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The Alchemist & Oh No - The Alchemist & Oh No Present: Welcome to Los Santos (2015)

23-04-2015, 17:49
Music | Hip-Hop

The Alchemist & Oh No - The Alchemist & Oh No Present: Welcome to Los Santos (2015)

Artist: The Alchemist & Oh No
Title Of Album: The Alchemist & Oh No Present: Welcome to Los Santos
Year Of Release: 2015
Label: Mass Appeal Records
Genre: Hip-Hop
Quality: 320 Kbps
Total Time: 54:51 min
Total Size: 125 MB
WebSite: amazon


01. Gangrene – Play It Cool (feat. Samuel T Herring & Earl Sweatshirt) (3:53)
02. Ab-Soul – Trouble (feat. Aloe Blacc) (3:45)
03. Tunde Adebimpe – Speedline Miracle Masterpiece (feat. Sal P & Sinkane) (4:10)
04. MC Eiht & Freddie Gibbs – Welcome to Los Santos (feat. Kokane) (3:51)
05. Phantogram – K.Y.S.A. (4:20)
06. Vybz Kartel – Fast Life (3:30)
07. King Avriel – 20's 50's 100's (feat. A$AP Ferg) (4:23)
08. MNDR – Lock & Load (feat. Killer Mike) (4:20)
09. Popcaan – Born Bad (feat. Freddie Gibbs) (3:28)
10. E-40 – California (feat. Dam-Funk & Ariel Pink) (3:55)
11. Wavves – Leave (3:15)
12. Curren$y & Freddie Gibbs – Fetti (4:39)
13. Little Dragon – Wanderer (4:36)
14. Action Bronson & Danny Brown – Bad News (2:46)

Welcome To Los Santos is a collection of new songs created by hip-hop producers The Alchemist and Oh No and inspired by the 2013 video game Grand Theft Auto V — Los Santos being the fictional setting of the gangster-fantasy adventure. Its release comes as part of the promotion for a new PC version of the game out on April 14, and while it sprawls, with 14 songs and more than two dozen vocal acts, it holds together as a modern West Coast rap album, complete with heavy rock, electro and funk influences — as well as the requisite three Freddie Gibbs features.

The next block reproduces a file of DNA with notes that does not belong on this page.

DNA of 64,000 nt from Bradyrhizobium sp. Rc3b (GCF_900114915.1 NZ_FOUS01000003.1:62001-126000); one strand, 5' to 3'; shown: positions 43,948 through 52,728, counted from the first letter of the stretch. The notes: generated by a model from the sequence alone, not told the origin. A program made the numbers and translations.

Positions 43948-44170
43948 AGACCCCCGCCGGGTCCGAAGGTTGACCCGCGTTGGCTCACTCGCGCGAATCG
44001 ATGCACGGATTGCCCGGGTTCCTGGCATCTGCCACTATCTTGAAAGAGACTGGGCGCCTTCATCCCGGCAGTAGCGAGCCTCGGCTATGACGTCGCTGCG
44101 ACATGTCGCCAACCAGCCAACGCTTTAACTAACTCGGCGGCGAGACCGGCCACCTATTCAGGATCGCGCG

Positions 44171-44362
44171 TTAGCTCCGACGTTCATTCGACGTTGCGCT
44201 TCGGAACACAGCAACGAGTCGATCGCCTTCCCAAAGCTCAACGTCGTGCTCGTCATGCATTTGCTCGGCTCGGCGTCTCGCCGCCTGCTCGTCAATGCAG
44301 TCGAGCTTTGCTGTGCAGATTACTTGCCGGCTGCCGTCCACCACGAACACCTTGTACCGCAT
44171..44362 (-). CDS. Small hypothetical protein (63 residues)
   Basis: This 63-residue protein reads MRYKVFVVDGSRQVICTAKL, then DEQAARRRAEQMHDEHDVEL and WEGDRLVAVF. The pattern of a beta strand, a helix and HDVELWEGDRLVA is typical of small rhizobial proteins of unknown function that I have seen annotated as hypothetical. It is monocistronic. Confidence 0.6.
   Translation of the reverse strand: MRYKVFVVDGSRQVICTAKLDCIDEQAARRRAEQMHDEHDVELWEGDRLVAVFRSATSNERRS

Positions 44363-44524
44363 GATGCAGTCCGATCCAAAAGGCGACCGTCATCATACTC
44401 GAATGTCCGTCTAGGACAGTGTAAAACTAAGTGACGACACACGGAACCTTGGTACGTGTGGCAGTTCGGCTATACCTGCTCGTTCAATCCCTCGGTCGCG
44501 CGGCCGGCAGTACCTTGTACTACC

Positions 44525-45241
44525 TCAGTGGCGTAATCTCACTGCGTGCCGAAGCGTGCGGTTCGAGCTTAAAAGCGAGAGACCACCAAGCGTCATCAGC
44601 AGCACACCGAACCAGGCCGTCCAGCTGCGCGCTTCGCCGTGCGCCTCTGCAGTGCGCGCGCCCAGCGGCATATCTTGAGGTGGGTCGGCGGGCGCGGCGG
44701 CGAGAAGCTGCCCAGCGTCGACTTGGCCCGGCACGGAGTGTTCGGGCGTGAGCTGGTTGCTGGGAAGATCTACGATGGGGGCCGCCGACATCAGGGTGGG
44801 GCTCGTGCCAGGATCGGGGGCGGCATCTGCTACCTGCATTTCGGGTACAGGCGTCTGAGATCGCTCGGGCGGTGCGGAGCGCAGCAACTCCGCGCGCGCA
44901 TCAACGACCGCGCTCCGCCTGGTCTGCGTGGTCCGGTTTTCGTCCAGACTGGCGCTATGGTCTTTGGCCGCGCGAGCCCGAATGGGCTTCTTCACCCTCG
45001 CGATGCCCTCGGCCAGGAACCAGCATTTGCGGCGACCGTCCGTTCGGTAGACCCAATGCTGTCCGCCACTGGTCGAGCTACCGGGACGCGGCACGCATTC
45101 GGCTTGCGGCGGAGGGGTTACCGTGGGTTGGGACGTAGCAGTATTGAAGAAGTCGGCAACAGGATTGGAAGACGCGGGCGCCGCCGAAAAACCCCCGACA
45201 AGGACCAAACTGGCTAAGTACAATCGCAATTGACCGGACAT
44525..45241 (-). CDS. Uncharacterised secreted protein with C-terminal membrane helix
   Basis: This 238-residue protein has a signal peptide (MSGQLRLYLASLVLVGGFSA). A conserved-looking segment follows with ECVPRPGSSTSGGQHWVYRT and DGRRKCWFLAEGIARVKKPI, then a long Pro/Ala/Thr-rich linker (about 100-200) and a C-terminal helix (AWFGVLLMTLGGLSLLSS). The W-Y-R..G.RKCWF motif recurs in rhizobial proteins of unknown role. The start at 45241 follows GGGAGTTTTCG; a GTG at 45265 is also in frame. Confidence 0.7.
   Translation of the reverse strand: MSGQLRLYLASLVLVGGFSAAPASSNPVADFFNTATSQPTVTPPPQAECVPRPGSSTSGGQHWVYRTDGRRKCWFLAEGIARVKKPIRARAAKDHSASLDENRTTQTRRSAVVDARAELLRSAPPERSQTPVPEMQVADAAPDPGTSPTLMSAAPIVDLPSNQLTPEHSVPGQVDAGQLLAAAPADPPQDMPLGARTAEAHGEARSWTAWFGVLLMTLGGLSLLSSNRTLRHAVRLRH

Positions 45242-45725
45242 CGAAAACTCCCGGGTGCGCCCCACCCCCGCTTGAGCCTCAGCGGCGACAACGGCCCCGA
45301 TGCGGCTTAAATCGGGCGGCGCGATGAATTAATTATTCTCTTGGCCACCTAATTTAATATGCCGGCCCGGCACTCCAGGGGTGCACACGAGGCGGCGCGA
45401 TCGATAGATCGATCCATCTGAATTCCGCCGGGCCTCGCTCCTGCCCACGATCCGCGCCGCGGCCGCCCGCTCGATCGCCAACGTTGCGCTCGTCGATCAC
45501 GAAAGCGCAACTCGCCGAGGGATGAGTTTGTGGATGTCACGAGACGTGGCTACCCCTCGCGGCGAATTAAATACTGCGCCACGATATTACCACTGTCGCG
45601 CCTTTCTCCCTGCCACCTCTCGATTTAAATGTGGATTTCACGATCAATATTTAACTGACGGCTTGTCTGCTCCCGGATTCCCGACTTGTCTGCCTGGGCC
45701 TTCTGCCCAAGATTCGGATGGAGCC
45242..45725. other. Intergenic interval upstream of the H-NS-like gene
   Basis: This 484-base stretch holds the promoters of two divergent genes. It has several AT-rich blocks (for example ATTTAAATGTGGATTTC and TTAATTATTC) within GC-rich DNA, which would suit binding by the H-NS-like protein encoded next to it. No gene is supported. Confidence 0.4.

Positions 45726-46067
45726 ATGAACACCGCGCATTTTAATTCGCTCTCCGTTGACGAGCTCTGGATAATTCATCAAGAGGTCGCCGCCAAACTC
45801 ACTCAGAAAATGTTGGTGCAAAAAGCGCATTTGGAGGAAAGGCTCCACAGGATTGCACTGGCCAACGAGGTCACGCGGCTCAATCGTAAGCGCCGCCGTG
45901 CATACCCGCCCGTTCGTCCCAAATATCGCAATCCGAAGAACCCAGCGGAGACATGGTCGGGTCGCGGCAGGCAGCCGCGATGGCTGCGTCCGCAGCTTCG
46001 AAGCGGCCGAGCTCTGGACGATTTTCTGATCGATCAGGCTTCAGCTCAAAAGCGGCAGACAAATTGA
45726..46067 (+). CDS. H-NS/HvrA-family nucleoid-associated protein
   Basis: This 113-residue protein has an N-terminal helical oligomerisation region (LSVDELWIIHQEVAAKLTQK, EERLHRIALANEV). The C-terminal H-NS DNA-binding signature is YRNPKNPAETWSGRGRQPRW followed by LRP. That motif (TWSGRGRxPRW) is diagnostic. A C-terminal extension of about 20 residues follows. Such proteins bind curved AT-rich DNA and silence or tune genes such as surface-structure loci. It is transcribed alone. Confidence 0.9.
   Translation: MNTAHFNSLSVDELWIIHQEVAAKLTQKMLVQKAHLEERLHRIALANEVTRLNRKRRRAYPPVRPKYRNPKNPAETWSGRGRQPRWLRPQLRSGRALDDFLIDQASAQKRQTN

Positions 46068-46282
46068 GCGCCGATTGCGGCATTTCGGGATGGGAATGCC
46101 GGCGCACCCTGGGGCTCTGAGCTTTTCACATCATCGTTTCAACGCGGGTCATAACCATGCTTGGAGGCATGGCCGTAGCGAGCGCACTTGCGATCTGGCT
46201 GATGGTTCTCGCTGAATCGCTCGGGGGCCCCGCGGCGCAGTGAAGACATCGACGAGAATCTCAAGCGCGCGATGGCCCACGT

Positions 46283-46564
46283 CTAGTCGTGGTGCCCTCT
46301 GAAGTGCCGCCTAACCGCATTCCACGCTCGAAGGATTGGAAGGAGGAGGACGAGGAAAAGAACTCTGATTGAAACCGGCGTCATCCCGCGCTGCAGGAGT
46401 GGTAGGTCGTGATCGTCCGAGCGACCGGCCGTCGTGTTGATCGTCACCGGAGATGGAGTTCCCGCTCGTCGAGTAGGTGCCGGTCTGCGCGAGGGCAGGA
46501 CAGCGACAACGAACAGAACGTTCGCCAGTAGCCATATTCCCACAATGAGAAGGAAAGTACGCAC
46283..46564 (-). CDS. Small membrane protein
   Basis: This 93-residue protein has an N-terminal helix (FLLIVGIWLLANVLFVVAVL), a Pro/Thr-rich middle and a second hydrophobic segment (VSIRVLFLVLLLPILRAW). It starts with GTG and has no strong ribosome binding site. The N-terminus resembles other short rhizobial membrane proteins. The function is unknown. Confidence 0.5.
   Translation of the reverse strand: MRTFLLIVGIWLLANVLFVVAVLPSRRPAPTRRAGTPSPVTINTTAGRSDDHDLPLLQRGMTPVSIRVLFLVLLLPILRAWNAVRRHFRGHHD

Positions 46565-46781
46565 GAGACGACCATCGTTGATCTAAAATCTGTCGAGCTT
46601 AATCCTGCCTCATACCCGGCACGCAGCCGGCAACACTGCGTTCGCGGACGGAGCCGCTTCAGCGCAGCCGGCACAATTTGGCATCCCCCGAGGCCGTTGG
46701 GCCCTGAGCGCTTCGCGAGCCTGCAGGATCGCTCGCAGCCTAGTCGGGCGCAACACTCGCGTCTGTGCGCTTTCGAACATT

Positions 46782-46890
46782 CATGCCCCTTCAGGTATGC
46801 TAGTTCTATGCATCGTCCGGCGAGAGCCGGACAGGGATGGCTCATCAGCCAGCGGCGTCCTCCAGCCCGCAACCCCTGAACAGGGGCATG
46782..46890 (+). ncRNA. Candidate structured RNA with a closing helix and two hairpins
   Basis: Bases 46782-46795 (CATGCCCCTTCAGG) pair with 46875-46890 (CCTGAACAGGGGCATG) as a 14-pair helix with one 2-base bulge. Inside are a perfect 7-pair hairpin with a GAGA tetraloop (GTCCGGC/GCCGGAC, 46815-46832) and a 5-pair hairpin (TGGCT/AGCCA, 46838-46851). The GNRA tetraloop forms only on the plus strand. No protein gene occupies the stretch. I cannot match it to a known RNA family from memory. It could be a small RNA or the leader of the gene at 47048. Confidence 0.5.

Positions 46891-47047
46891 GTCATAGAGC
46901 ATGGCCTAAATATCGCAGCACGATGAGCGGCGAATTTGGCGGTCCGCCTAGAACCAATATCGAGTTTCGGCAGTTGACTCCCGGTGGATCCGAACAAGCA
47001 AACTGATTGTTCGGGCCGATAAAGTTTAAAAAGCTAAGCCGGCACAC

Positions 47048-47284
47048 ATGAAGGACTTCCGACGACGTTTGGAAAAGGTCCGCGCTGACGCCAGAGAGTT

Alchemist and Oh No worked on the original score to Grand Theft Auto V. On the new album, they produced beats inspired by that earlier work and, as on "Play it Cool," rap alongside Earl Sweatshirt and singer Samuel T. Herring from the band Future Islands. The constituent pieces work sonically: the "Nautilus"-esque beat, Herring's low hook, Sweatshirt's dextrous rap. But what mysterious stuff is Herring singing about? And why is Earl saying the track is like a bike seat? The content seems unconsidered, and the song never jells as a result.
A different weird-on-paper song fares far better: "California" features a veteran rapper who's never fallen off, E-40, with boogie purveyor Dam-Funk and underground pop eccentric Ariel Pink. A grand, spacious piano-rap ballad, it sounds like three people in the same room, on the same laid-back page, smoking the same weed.

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